|28||OptinMonster||Conversion optimization platform focused on email capture.||Founded in 2013. Pioneered exit-intent popup technology.||Email opt-ins, lead generation, and related conversions.||Innovative exit popups improve conversion performance.||Limited as full-scale ad monetization solution.||3.0/5|
|29||Carbon Ads||Premium advertising network pairing select brands with top-tier publishers.||Founded in 2009 to showcase premium native ads. Vetted creative and inventory.||Custom designed ad units. Direct sold vs. programmatic.||High CPMs. Brand safety. Quality user experience.||Lower supply and high competition for spots limits publisher opportunities.||3.5/5|
|30||BuySellAds||Marketplace connecting publishers to premium advertisers.||Founded in 2010 to disrupt traditional sales model. Still manual vs. automated.||For high-value direct campaigns. Sponsorships, custom ad units, takeovers.||Top dollar for placements. Custom creative.||Manual process doesn't scale. Limited availability.||4.0/5|
|31||TripleLift||Native advertising platform converting images into ads.||Founded in 2013 using computer vision to enhance images with ads.||Programmatic image ads based on image content.||High impact and performanceAds blend seamlessly into images.||Extensive setup and optimization required to integrate effectively.||3.5/5|
|32||ShareASale||Affiliate marketing platform connecting businesses with affiliate partners.||Founded in 2000 as one of the first affiliate networks.||Find affiliate programs and get tracking links to promote.||Access to established affiliate programs in every niche.||Universally low conversion rates unless running paid ads.||2.5/5|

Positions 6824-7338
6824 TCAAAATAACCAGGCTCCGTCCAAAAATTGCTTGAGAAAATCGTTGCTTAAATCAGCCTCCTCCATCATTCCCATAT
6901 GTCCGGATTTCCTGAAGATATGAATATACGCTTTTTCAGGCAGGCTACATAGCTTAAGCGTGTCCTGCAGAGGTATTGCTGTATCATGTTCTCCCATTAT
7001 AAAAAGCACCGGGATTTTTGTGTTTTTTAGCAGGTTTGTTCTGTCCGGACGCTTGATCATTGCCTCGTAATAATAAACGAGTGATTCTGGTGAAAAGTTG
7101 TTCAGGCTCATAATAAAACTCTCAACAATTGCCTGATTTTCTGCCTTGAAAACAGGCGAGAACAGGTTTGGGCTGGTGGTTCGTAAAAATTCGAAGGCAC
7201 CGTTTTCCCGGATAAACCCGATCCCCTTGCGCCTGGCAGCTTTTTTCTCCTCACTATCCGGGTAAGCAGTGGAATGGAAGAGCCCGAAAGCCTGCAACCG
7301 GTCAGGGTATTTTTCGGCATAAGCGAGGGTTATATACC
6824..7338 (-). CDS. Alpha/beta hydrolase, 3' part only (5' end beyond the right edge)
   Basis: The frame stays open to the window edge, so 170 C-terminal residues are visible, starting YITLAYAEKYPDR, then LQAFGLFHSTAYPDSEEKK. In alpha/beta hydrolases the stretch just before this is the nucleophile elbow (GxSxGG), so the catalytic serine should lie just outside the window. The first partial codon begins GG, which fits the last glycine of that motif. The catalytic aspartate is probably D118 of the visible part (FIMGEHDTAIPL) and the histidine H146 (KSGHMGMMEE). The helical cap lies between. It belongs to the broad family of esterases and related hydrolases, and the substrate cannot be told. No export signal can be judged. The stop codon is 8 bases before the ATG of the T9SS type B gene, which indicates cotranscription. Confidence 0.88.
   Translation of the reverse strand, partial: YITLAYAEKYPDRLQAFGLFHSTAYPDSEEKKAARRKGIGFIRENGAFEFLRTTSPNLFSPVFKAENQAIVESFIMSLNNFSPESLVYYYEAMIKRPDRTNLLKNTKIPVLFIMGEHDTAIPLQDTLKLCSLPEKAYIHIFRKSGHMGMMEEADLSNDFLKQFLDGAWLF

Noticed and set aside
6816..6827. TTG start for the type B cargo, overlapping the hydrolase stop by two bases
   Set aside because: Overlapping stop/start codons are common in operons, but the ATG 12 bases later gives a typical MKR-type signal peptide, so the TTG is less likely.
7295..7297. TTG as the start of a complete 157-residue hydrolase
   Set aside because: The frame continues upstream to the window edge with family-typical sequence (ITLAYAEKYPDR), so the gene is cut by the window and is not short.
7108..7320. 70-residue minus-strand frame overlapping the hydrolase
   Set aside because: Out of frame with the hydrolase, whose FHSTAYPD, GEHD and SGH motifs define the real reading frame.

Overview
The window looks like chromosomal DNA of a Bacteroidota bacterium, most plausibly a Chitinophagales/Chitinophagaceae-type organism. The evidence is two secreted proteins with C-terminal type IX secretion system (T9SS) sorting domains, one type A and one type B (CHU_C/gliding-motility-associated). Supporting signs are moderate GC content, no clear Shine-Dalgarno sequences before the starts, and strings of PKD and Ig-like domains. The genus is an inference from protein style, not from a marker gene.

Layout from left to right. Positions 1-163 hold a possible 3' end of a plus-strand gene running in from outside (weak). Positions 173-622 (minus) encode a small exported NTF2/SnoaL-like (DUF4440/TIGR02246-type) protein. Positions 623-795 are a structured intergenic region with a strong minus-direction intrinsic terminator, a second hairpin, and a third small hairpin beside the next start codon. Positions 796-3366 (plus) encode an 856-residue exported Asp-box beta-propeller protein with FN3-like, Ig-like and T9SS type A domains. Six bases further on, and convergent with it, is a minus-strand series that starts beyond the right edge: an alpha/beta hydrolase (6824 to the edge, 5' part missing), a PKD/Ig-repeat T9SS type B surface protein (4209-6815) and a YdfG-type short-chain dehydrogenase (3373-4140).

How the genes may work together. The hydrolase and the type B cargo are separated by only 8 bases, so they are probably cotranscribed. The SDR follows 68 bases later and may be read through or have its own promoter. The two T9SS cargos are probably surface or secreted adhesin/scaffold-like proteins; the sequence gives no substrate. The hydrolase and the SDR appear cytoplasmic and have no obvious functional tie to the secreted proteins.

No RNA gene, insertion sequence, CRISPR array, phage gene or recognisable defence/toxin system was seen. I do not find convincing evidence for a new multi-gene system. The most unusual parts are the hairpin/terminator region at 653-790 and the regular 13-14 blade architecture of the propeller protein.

|33||Blogads||Advertising network specifically focused on top-tier blogs and news sites.||Founded in 2004 exclusively for high-end blogs and news sites.||Brand awareness and direct response campaigns.||Super premium placement opportunities.||Have to already be a major established publisher in order to participate and benefit.||3.5/5|
|34||Adshuffle||Pop-under ad network built to maximize publisher revenue.||Running since 2012 with focus on pop-unders.||Pop-under ads deliver impressions while users browse.||Lots of options to monetize traffic.||Poor user experience from excessive pop-unders.||1.5/5|
|35||Ligatus||Native advertising platform for content recommendations and sponsored posts.||Spun off from Gruner + Jahr in 2011 to focus on native.||Text, video, and image recommendations blend into sites.||Ad integration poses minimal disruption to UX.||RPMs reportedly on the low side.||3.0/5|